Blood Feud: Fighting between two factions or races of immortals.
Changeling: An immortal in the process of transforming into a faery.
Children of the Night: the undead.
Collective: An astral realm which is the collective human unconscious.
Condemned Soul: a dead soul.
The Convergence: A ripoff of The Gathering from Highlander, some mysterious force drawing immortals to North America.
Corpse-Eater: ghul.
Crusader: A quester.
Cycle of Reincarnation: What mummies call the cycle of reincarnation they go through. Okay.
Daeva: Immortals who resemble mythic demigods, and who have powers linked to time and fate.
Dead Soul: A disembodied spirit dwelling in the Underworld.
Death Knell: The metaplot event that killed more than half of all daevas and kicked off a series of unfortunate events. It began about 20 years ago.
Deathless: A catchall for daevas, questers, and undead, since none of them age.
Demon: a living incarnation of negative emotions.
Daodine: Faeries who were once human (or other eldritch).
Discarnate: Intangible spirits.
Dogs of War: warmongering immortals who spur on conflict.
Dominion: An eldritch’s territory.
Doomsday: The theoretical end of all magick and immortals. And possibly all life on earth.
Dragon: They’re dragons. They think they’re the oldest and the wisest.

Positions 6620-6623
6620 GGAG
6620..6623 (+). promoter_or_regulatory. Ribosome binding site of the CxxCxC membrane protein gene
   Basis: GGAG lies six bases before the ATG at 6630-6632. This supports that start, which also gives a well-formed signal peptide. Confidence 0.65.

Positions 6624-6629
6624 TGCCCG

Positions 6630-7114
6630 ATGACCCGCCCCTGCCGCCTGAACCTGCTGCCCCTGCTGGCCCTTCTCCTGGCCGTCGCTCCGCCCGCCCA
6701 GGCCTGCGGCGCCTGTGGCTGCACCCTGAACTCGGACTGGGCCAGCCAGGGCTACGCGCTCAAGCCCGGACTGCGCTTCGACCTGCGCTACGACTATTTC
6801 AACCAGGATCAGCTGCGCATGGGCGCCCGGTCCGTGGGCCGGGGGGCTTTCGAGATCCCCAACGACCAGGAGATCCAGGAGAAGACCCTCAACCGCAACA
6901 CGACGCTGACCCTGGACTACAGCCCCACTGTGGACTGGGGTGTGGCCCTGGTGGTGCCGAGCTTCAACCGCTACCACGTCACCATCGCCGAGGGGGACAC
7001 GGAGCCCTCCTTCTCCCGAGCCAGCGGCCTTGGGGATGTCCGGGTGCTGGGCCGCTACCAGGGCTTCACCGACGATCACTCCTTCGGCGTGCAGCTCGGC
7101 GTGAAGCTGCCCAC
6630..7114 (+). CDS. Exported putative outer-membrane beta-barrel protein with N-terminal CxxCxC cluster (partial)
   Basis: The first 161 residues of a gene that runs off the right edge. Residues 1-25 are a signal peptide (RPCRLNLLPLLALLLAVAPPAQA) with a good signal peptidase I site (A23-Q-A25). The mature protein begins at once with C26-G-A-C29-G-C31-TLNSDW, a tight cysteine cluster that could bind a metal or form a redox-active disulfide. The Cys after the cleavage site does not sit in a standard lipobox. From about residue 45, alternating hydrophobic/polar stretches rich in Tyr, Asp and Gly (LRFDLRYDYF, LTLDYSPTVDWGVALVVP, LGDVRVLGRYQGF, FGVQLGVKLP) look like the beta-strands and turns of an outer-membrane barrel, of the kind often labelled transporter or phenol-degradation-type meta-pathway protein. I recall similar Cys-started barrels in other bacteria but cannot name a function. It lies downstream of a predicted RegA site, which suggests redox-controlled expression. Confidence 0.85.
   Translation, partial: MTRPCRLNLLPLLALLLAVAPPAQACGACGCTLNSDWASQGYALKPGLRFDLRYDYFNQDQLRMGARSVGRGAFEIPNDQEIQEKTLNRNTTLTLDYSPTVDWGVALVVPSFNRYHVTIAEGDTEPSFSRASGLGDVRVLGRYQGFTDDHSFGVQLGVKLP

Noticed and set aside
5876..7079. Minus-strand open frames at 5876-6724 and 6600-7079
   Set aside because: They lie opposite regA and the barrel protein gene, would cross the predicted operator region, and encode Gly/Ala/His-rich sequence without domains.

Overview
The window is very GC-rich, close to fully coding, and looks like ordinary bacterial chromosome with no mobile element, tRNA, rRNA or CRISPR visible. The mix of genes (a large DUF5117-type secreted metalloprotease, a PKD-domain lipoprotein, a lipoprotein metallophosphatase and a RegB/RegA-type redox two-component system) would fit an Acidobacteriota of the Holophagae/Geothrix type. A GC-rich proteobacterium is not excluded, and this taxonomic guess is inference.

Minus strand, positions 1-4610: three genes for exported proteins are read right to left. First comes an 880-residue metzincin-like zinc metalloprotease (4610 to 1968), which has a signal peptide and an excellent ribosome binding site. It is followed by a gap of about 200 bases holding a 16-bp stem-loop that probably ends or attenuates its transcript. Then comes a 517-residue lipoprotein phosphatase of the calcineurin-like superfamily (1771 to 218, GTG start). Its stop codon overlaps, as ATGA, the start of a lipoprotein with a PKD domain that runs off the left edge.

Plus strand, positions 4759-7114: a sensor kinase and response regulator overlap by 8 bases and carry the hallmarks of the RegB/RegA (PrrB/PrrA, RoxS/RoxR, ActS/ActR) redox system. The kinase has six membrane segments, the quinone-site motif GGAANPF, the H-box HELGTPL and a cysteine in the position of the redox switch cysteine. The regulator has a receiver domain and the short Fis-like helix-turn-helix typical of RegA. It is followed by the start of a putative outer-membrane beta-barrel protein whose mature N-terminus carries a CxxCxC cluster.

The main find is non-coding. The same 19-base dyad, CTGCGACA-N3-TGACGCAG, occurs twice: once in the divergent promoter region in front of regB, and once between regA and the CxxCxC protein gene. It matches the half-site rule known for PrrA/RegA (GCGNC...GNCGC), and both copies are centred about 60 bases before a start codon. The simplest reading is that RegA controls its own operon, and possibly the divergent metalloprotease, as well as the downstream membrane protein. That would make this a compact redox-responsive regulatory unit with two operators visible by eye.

Dragon Cities: The Antediluvian cities (see above).
Dreamlord: Powerful dreamers who control a realm in Phantasia, part of the Dreamworlds.
Eldritch: A supernatural creature, including the everlasting, faeries, dream entities, spirits, and demons, but excluding mortals with magick powers.
Empyrean: An older, equally awkward word for the Reverie.
Eternal One: A term of respect for the really really old immortals.
Ever Reborn: The Osirians.
Everlasting: All immortals, including daevas, dragons, manitou, Osirians, possessed, questers, and unliving.
Everlasting Society: The society of the Everlasting. Derp.
Faery: Creatures from the faery realms; they may or may not be immortal.
Faeryland: Their home dimension. It consists of fragments of reality “stolen” from Earth and other realms.
Fantast: A mortal who can perceive the Reverie.

My fingers hurt and I’m only on letter F.

Fellowship: A group of immortal allies. In other words, the term for your adventuring party.
Final Battle: The ragnarok against the demons, predicted by the daeva.
Freak Show: Showing off your powers to mortals.
Fringe: Yet another synonym for Reverie.
Fringy: spending too much time among immortals so you act like a space case.
Frontier: North America.
Genos (pl. Gentes): A race of eldritch.
Ghul: Subterranean undead eldritch who eat corpses.
Godling: Derogatory for daeva.
Gotterdammerung: A prophesied time the daeva will all die and be replaced by cool new gods, like Metron and Mister Miracle.
Grail Knight: an order of questers dating back to Arthur’s roundtable.
Hellbound: Anyone who’s traded their soul for demonic power.
Hellspawn: The hybrid child of a mortal and a demon.
Household: A group of daevas who organize themselves kind of like a familial pantheon.
Kith and Kin: An immortals’ loved ones.
The Legacy: Immortality.
Leviathan: Demons made from dragons’ negative emotions.
Lyncanthropes: The wer.
Magick: The way to spell real magic.